Title
Monterey Bay Aquarium Research Institute
Marine Botany

Phytoplankton Blooms


A "red-tide" bloom of the bioluminescent dinoflagellate, Noctiluca, off 

the coast of California; the object at the mid-left is a ship, for scale. 

(photo used with permission by owner, Dr. PJS Franks)

When conditions are just right, phytoplankton populations can increase their numbers at an incredible rate - this population explosion is known as a bloom.  Often, you can witness blooms yourself because the water is so thick with single-celled plants that it gives the water an unusual color - often called red tides.  

A bloom of the coccolithophorid, Emiliana huxleyi, off the coast of Newfoundland, 21st July 1999. ( photo used with permission by owner: SeaWiFS/ORBIMAGE)

What are good conditions for a bloom?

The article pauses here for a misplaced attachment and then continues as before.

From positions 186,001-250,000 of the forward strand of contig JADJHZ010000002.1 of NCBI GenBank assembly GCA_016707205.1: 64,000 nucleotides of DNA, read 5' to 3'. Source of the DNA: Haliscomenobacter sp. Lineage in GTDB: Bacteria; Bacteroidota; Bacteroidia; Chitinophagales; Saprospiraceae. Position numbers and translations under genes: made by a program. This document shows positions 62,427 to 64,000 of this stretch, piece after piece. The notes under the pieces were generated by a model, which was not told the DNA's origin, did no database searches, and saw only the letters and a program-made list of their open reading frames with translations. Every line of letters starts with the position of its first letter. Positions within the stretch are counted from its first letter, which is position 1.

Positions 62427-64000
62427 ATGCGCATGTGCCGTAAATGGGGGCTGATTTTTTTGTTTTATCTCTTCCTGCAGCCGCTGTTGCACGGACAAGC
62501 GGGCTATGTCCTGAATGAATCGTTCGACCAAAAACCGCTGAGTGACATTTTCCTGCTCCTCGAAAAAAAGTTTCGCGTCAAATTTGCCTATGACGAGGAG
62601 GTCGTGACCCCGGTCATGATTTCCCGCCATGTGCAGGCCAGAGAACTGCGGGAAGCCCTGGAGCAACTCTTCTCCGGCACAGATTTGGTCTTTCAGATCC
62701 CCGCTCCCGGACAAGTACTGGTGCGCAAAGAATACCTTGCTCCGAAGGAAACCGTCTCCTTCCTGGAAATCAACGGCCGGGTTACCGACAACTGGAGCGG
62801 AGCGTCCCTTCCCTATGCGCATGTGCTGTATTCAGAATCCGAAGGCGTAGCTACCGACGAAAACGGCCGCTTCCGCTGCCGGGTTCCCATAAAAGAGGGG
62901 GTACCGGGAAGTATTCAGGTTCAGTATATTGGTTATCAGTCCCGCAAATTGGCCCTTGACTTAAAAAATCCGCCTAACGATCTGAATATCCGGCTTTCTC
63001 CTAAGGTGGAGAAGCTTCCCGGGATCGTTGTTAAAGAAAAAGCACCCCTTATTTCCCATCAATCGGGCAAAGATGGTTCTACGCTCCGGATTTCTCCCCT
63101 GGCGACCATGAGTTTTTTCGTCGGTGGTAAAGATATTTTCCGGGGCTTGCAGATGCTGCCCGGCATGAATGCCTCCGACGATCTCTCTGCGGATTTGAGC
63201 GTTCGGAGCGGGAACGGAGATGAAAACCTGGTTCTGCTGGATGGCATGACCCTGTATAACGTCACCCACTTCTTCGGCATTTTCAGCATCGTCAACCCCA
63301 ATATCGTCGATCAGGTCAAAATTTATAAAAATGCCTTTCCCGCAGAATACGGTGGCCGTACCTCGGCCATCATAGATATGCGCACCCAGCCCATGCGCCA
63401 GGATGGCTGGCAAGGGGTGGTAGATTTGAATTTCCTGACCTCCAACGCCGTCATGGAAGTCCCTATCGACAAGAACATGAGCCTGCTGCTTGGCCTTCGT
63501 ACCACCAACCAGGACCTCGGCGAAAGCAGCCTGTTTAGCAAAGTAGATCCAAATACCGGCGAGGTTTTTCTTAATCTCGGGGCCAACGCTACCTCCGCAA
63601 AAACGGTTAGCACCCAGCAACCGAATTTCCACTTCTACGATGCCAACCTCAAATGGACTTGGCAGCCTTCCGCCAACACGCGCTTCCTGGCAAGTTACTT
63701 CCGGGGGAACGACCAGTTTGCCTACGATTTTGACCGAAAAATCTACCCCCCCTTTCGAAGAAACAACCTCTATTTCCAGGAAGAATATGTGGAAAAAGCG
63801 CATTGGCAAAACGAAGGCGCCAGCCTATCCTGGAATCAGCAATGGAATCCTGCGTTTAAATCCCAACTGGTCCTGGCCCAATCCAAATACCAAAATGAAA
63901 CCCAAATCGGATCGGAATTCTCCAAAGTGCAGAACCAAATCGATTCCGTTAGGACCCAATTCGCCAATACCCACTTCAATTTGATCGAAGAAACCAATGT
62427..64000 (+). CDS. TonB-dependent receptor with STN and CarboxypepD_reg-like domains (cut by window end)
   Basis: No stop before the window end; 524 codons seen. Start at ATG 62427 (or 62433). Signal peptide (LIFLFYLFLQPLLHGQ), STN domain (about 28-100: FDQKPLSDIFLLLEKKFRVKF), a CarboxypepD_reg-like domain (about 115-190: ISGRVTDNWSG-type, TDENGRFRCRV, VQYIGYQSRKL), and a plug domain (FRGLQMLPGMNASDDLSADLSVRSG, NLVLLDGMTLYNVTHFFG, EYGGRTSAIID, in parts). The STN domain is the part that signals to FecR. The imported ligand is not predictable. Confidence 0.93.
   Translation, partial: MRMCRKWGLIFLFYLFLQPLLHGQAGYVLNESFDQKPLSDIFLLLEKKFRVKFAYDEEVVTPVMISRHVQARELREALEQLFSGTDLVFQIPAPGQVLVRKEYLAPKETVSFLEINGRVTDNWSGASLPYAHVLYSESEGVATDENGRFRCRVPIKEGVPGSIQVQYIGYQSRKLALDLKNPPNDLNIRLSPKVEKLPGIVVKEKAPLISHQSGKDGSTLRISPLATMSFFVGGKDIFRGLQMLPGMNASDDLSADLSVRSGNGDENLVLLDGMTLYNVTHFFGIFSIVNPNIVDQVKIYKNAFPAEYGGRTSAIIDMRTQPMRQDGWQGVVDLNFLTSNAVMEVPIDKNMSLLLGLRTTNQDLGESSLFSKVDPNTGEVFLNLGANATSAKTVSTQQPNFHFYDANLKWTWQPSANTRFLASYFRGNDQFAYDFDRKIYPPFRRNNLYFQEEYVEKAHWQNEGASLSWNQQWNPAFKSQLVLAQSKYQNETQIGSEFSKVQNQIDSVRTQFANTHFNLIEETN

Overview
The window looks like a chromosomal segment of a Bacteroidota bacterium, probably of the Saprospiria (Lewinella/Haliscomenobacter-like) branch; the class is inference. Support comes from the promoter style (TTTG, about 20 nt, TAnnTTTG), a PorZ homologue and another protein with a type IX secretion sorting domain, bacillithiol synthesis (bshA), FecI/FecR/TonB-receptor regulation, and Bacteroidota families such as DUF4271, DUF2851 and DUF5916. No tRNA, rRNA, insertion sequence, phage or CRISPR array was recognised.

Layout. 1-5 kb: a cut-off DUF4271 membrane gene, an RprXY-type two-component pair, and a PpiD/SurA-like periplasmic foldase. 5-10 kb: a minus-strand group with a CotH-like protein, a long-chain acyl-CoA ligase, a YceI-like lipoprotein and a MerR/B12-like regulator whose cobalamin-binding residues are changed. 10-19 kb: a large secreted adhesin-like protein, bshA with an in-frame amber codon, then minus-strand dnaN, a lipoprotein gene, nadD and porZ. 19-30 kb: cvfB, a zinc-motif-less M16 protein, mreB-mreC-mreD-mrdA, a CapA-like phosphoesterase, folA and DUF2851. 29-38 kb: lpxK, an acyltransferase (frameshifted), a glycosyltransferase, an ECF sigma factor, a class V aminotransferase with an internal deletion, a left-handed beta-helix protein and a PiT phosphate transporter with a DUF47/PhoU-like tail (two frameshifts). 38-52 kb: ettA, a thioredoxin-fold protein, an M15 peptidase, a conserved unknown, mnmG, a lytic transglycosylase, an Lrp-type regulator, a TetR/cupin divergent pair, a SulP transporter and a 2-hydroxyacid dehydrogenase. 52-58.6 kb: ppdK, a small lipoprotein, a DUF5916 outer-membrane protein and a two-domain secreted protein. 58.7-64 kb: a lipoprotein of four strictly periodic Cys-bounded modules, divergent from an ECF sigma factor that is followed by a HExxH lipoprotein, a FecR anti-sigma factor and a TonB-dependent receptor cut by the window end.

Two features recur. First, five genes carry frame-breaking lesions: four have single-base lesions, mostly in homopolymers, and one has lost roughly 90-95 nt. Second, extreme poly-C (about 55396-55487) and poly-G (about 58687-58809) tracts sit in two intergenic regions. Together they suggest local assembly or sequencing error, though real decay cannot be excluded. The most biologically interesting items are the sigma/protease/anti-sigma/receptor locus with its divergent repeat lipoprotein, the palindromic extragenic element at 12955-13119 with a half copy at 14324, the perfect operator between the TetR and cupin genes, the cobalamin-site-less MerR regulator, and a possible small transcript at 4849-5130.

Just like house plants, phytoplankton need nutrients, light, and to be within a certain temperature range to grow well.  Along the California coast, the most common times for phytoplankton blooms are in the spring, after winter storms have mixed nutrients into the surface layer of the ocean and when daylight is becoming longer.  There are often blooms later in the summer or early fall, as well. 

An oceanographic vessel motors through a cyanobacterial bloom, perhaps of Synechocystis, a common bloom producer; photograph taken from the air (by the Finnish Frontierguards) during the 1997 summer bloom of cyanobacteria.  (photo used with permission by owner:

Finnish Institute of Marine Research, Helsinki)

What types of phytoplankton produce blooms? 

All of the groups covered in these web pages can produce blooms: cyanobacteria, silicoflagellates, coccolithophorids, diatoms and dinoflagellates.  


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